Inside Myanmar's hidden genocide: humanising the struggle of stateless Rohingya

Md Jobair Alam

Research output: Chapter in Book/Report/Conference proceedingConference abstract


This paper explains the worsening plight of the Rohingyans in Myanmar (Burma). Discrimination and denial of rights to identity and citizenship are documented alongside the deprivation of fundamental human rights. The author draws on compelling evidence to argue that genocide of the Rohingyans is occurring in Myanmar, while reminding the international community that it bears treaty and customary obligations to prevent this most serious crime. Yet domestic and international responses to this crisis have been both weak and fragile. That reaction has resulted in serious consequences for the Rohingyans, for the prospect of democratic transition and the rule of law in Myanmar; and for the integrity of international law. There is an urgent requirement for regionally co-ordinated solutions through the Association of South-East Asian Nations (ASEAN) - of which Myanmar is a member. Successful solutions will focus on the principles of non-discrimination, inclusion, a right to citizenship and effective state protection. Pursuit of these principles will assist in ending the struggle of stateless Rohingyans while promoting democratic development in an ethnically divided Myanmar society.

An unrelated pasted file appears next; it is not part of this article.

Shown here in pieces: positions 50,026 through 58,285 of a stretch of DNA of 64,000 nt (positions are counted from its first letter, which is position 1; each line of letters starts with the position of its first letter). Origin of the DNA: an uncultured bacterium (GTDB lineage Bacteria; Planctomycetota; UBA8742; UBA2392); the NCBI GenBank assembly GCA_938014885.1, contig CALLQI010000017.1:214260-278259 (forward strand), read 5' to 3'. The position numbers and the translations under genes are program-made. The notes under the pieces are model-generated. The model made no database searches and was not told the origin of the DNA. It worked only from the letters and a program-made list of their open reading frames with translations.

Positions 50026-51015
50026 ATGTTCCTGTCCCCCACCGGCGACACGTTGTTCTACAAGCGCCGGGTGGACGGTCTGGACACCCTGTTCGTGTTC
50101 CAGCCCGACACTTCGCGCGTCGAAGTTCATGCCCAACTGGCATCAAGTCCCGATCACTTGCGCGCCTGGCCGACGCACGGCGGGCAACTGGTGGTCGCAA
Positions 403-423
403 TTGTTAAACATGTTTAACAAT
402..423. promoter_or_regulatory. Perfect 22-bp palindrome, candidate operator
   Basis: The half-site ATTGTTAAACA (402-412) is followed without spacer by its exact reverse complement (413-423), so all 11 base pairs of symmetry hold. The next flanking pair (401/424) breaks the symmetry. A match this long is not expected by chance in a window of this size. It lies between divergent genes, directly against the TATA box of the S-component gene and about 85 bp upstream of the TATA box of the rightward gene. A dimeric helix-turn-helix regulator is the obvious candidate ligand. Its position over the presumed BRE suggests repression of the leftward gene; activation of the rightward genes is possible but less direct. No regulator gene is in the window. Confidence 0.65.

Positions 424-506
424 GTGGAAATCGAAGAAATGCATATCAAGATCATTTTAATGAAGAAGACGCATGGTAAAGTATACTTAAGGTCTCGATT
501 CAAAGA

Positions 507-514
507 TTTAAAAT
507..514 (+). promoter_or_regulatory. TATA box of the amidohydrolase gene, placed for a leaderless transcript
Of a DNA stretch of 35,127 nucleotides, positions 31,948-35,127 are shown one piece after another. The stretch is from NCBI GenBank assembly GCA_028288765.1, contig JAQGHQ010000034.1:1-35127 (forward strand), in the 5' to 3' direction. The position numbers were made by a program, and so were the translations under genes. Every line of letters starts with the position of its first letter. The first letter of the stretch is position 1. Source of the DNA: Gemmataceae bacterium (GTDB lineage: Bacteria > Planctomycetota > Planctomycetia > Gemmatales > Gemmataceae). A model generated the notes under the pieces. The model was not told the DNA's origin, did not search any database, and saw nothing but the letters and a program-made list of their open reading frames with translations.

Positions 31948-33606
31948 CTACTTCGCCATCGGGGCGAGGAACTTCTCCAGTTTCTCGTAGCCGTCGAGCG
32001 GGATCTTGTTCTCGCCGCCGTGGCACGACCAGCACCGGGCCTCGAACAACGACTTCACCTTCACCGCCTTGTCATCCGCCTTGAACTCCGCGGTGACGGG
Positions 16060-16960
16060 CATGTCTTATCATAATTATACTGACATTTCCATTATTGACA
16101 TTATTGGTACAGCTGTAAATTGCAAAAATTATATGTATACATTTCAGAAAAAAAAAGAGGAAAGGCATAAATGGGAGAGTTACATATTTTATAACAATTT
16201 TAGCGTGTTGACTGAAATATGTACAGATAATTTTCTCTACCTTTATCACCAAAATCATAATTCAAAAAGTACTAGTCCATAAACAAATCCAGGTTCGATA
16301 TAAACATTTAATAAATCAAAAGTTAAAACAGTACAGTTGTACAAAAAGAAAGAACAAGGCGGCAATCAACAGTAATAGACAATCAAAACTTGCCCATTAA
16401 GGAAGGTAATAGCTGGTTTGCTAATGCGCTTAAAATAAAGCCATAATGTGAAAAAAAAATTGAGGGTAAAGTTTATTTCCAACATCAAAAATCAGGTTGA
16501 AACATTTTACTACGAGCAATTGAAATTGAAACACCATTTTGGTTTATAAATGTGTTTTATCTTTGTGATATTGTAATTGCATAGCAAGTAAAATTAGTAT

Original languageEnglish
Title of host publicationCrime and Justice in Asia and the Global South Conference, Cairns, 2017
Publication statusPublished - 2017
EventCrime and Justice in Asia and the Global South: an international conference - Cairns, Australia
Duration: 10 Jul 201713 Jul 2017


ConferenceCrime and Justice in Asia and the Global South


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